The New Jersey legislature came very close to enacting a law, S. 2173, that would end religious or philosophical exemptions parents use to opt-out of vaccinating their children who attend state schools. Unfortunately, according to The New York Times, shortly after S. 2173 was passed by the State Assembly, it stumbled in the New Jersey State Senate in which there were not enough votes to pass it.
While opponents cheered the bill’s potential demise, the Senate President has vowed to bring it up again saying: We’re not walking away from it. The Times states the bill can be reconsidered before the legislature concludes business for the year on January 13th. While the issue of mandatory vaccinations for kids who attend schools is controversial, it really shouldn’t be when one looks at obvious examples where it works.
Four years ago, The Washington Post ran a story revealing two Republican states with vaccine laws that mirror what New Jersey seeks to accomplish: Mississippi and West Virginia. According to The Post, during the late 70’s, a lawsuit was initiated in Mississippi attempting to add exemptions via litigation citing First Amendment concerns, which the state’s Supreme Court rejected.
Attempts to change West Virginia’s vaccine statutes have been tried but have gone nowhere. Best of all, thanks to both state’s strong immunization laws, there have not been any outbreaks of measles or whooping cough in either state’s schools. WaPo also points out:
In the early 1970s, the CDC found that states with school vaccine mandates had about half the measles rate of states without the laws. By 1980, every state had a law on its books. But over the years, more and more states added exemptions.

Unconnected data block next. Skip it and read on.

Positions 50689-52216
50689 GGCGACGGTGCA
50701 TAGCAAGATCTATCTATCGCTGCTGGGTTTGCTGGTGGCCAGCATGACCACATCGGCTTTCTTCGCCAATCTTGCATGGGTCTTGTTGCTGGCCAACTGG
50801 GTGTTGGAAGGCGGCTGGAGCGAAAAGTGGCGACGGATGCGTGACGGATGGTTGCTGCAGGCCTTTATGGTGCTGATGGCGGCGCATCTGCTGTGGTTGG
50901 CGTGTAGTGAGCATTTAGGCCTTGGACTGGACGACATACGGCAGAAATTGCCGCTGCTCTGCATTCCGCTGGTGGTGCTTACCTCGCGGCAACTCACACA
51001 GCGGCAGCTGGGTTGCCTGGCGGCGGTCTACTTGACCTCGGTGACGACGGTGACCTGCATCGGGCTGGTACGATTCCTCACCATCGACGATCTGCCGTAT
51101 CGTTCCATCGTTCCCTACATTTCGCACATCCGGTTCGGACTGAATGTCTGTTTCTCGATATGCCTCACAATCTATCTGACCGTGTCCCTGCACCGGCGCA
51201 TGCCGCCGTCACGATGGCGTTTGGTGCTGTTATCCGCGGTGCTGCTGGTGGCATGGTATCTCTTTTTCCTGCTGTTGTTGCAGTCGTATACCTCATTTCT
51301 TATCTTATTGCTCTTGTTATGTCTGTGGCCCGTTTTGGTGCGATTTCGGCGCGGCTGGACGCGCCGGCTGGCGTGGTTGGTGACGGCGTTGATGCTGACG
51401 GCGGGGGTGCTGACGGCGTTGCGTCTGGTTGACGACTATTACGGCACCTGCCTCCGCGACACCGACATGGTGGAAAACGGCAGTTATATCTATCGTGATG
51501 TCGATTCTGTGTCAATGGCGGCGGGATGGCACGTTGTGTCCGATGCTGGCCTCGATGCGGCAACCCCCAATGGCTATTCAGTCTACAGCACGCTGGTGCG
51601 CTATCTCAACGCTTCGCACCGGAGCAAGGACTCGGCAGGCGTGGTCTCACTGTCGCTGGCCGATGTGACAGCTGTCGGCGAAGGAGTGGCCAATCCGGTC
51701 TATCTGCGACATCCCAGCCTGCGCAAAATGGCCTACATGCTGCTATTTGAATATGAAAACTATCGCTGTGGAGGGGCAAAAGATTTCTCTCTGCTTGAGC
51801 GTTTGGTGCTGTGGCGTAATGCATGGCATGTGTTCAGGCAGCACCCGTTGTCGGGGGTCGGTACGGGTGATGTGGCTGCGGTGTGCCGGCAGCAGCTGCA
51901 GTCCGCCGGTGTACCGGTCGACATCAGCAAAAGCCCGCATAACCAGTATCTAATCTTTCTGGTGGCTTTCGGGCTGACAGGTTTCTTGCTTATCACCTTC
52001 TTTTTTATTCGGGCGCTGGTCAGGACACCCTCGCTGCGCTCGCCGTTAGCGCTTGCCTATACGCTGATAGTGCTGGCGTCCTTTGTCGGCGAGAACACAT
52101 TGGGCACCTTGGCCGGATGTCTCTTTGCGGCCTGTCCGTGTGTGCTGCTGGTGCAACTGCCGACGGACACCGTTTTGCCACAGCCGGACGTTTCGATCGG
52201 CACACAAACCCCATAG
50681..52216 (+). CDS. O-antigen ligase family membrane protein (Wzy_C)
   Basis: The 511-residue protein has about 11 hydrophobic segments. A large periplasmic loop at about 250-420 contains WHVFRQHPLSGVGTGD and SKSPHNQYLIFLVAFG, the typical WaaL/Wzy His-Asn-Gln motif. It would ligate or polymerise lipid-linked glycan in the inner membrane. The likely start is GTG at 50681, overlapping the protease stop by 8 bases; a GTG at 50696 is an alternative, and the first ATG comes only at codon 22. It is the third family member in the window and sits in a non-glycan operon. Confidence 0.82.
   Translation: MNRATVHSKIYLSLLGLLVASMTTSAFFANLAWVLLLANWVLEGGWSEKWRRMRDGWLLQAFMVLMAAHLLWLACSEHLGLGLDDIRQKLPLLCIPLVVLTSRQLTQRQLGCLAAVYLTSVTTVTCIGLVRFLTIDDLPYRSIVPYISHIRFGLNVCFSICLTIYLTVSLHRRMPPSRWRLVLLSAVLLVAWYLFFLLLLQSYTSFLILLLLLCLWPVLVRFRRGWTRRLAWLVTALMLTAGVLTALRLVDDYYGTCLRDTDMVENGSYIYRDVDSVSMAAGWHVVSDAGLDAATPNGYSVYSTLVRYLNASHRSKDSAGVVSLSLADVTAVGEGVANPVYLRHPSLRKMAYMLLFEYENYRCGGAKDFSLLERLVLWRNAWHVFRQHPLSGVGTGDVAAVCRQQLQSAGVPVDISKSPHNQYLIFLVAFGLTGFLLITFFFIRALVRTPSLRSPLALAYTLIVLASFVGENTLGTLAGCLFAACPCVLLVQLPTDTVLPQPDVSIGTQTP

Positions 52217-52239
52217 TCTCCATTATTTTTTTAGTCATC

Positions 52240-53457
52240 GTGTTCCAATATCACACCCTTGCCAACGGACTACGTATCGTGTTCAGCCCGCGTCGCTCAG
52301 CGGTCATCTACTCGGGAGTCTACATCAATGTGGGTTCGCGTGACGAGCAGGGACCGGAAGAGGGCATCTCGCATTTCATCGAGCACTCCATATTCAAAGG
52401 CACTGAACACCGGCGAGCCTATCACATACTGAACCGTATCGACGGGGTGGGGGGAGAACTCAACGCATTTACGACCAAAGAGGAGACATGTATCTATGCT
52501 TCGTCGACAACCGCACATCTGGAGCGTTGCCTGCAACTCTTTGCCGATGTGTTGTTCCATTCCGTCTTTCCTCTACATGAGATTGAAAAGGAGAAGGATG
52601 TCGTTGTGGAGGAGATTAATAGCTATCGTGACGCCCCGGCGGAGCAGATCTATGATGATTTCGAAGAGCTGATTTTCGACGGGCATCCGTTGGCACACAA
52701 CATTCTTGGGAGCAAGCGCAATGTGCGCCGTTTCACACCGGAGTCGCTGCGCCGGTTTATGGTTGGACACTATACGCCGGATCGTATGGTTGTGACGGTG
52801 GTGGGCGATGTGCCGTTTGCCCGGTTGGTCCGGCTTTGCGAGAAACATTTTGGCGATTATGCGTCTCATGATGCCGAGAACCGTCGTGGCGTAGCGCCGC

Unfortunately, the vaccine debate has the potential to devolve into both sides becoming more dogmatic in which the opposing side is than the proponents. Ending these vaccine exemptions would not bode well for so-called vaccine choice groups because mandatory vaccinations would end their clout in areas where they are influential. The flip side of ending exemptions would be a heightened resentment on the part of opponents against the so-called medical establishment including a potential increased paranoia of the alleged corruption at agencies such as the CDC.
None the less, if there is any outrage to be directed, it should be at environmentalists who are ultimately the source of the disinformation about vaccines that groups, like the New Jersey Coalition for Vaccine Choice, use as legitimate information. This puts people’s lives (especially children) at risk. Consequently, anti-vaccine groups are environmentalist fronts since they knowingly further vaccine disinformation that was influenced or authored by environmentalists like Robert Kennedy, Jr.
PHOTO CREDIT: A cartoon from a December 1894 anti-vaccination publication